Ford Motor Co.
Do you associate the front of a car with a face?
Who doesn’t, right? It's easy to see the eyes in the headlights, the nose in the hood or the grille, and a mouth in the grille or the bumper.
The practice of assigning human characteristics to cars goes back before the late 1960s “Herbie” Disney film franchise about the anthropomorphic Volkswagen Beetle, a cultural icon among American hippies following a decade of marketing by the German automaker that pushed the car’s cutesy, cartoonish, friendly front profile. And the look worked. With a few minor changes, the Beetle's design remained largely static for more than seven decades even as other cherished models, like the Chevrolet Corvette, went through major facelifts.
“We’ve done studies that specifically look at how people are anthropomorphically connected to car designs,” Sam Livingstone, automotive design strategist for U.K.-based Car Design Research Ltd., told International Business Times. “Consumers are reading to some extent the face of the car as the face of a person and therefore will infer from it an attitude, be it aggressive, benign or friendly. We’ve done a lot of work with face design because we think it’s a massively important thing. Even if people don’t consciously read the face of a car, they certainly do it subconsciously.”
Subconsciously or not, a car’s look matters a great deal more than whether the design features actually serve any function. Nobody in the auto industry really believed the giant rocket fins of a '50s Cadillac did anything to help aerodynamics; they were there because for some reason Americans at the time wanted large tailfins. And today, the so-called feature-lines – those distinct side panel creases and hood panel ribs – are there not because they serve any function but because consumers like the look.
“Broadly speaking, the appearance of the car is dictated by the designer’s hand, not the wind tunnel,” said Livingstone, whose firm has worked with Volvo, Audi and other major auto manufacturers in determining future design trends.
Aesthetics might not bow to aerodynamics, but they must serve the interest of safety. New, tougher European regulations that went into effect this year, aimed at improving protections for pedestrians struck by vehicles, are having a profound effect on front-end design; the hoods of passenger cars are getting higher and bumpers are being lowered to mitigate injury to legs and heads. It’s part of a global initiative by the United Nations that automakers support.
Tom Matano, executive director for the School of Industrial Design at the Academy of Art University in San Francisco, points out that even before these rules went into effect, automakers were planning ahead so that by now most mass-produced cars are employing these design changes.
“Everyone has absorbed the European safety bumper rules, and along the way designers realized you don’t need a safety bumper going across the front end and the grille could be situated directly above the bumper area,” Matano told IBTimes. “You no longer needed a strong, visible safety bumper across the front of the car.”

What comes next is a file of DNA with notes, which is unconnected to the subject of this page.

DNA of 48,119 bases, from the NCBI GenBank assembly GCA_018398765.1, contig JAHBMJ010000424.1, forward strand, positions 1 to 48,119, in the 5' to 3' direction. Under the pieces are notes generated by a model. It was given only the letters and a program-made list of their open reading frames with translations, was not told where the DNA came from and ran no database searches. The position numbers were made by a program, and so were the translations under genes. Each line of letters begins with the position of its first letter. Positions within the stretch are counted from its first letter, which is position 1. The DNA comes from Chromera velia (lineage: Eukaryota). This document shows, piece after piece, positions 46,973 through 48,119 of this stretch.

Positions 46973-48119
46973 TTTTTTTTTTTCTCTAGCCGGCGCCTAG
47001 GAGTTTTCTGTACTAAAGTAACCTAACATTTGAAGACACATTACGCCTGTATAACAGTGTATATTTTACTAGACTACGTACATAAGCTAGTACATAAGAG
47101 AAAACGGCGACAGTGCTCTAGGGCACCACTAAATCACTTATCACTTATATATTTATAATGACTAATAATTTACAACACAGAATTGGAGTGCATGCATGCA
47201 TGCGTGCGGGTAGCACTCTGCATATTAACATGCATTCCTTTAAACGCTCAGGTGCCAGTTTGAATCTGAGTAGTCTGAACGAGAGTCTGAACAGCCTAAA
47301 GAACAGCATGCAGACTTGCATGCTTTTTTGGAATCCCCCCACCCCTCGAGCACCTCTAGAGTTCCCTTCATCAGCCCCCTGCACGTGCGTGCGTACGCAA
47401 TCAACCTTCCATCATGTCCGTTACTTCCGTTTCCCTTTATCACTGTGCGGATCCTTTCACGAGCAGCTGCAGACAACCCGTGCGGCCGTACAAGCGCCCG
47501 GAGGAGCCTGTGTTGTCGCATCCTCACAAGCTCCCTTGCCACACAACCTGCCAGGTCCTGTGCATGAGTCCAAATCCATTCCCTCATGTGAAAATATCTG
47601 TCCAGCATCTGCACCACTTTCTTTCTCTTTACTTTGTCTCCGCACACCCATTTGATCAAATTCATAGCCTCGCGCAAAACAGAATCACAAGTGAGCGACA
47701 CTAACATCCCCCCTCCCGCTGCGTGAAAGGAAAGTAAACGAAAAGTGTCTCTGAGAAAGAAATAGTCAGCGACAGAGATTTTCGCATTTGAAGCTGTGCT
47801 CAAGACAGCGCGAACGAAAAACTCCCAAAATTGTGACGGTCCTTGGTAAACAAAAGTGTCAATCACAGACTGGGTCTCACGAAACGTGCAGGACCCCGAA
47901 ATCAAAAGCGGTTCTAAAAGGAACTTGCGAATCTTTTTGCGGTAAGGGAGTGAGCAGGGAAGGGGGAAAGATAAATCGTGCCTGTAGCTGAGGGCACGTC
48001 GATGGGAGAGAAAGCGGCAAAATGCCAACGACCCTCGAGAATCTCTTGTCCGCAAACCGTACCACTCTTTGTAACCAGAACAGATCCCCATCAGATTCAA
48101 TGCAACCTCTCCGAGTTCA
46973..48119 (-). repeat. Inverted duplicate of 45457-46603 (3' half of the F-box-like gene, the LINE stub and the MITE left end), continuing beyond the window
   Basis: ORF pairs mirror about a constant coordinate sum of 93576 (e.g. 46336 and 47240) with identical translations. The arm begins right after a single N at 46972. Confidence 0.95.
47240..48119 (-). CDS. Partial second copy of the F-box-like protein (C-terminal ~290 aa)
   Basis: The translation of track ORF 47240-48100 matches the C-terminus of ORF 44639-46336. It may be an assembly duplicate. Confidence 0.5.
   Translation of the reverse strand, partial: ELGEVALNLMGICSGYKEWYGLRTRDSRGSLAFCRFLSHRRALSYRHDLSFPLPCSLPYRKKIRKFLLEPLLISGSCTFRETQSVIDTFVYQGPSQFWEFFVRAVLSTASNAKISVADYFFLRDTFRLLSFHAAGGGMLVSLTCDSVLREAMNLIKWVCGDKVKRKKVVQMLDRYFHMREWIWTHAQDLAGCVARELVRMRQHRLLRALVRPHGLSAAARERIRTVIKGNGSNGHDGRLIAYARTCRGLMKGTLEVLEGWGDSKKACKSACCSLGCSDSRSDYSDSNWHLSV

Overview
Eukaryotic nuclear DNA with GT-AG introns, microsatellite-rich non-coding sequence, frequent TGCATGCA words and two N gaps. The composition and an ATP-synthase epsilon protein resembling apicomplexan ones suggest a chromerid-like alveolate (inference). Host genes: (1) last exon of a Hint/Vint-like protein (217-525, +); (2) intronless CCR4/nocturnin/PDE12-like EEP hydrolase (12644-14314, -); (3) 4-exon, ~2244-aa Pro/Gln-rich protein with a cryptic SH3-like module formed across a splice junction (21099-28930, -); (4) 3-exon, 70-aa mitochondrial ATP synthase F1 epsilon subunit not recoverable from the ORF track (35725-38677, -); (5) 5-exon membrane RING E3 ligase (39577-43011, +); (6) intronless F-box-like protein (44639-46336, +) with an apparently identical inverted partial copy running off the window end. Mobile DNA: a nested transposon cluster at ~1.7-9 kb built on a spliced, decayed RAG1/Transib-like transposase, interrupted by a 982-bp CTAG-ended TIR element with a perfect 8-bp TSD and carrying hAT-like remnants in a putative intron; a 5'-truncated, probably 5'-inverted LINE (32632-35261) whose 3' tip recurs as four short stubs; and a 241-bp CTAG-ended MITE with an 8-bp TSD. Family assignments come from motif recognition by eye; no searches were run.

So gone is the “grinning” chrome bumper, which has now been replaced with an interesting trend in automotive design: the grille as what Livingstone calls a “brand embellishment.” What was once a function of automotive engine cooling that allowed air to enter the front is now largely superfluous for most modern passenger cars. So what once served function is now form. BMW has its distinct kidney grille. Mercedes recently enlarged its badge and planted it in the middle of its relatively uniform grille design across its models. Now you now see mainstream automakers embellishing this concept innovated by the luxury brands to give their cars immediate recognition. Ford’s recent uniform front-end design for its latest sedans is a good example of this.
So what about the car’s “eyes?”
Matano, who helped design cars for Mazda, General Motors and BMW, said that for a long time the rules governing headlamps required round or horizontal rectangular front-facing lights. But that’s no longer the case. Now lights have sleeker wraparound forms. Designers have long wanted to diminish the noticeability of the thin gap between the hood hatch and its adjoining body panel. One way to do that was to move the grille up to meet the hood and to situate the headlights to the sides of the hood hatch rather than below it. The 2014 Chevy Malibu is a good example of this.
Headlight evolution is one of the more profound changes among vehicle components going in car design right now. The invention of the high-brightness, low energy white light-emitting diode – first invented by the Nichia Corp. in 1994 – is quickly being adopted in car design. And for good reason.
“There’s a packaging issue behind the headlamp,” said Matano. “Behind the lamp is about six inches of space you need for the typical headlight. But now with LEDs this depth is shallower, freeing up more design latitude. The technology gives you a different look.”
The advent of LED technology is still nascent, thanks largely to the price. But as LED lamps become more affordable they will certainly be adopted by mass-market automobiles and the changes could be profound, as seen in the upcoming 2015 Volvo VC90, where LED lights are incorporated into the front grille and the Volvo badge.
It will be a while, if ever, before people stop looking at car faces as actual faces, but unless people demand cutesy, round-eyed and grinning cars again, it’s likely cars will continue to evolve until their front ends take on other less human associations.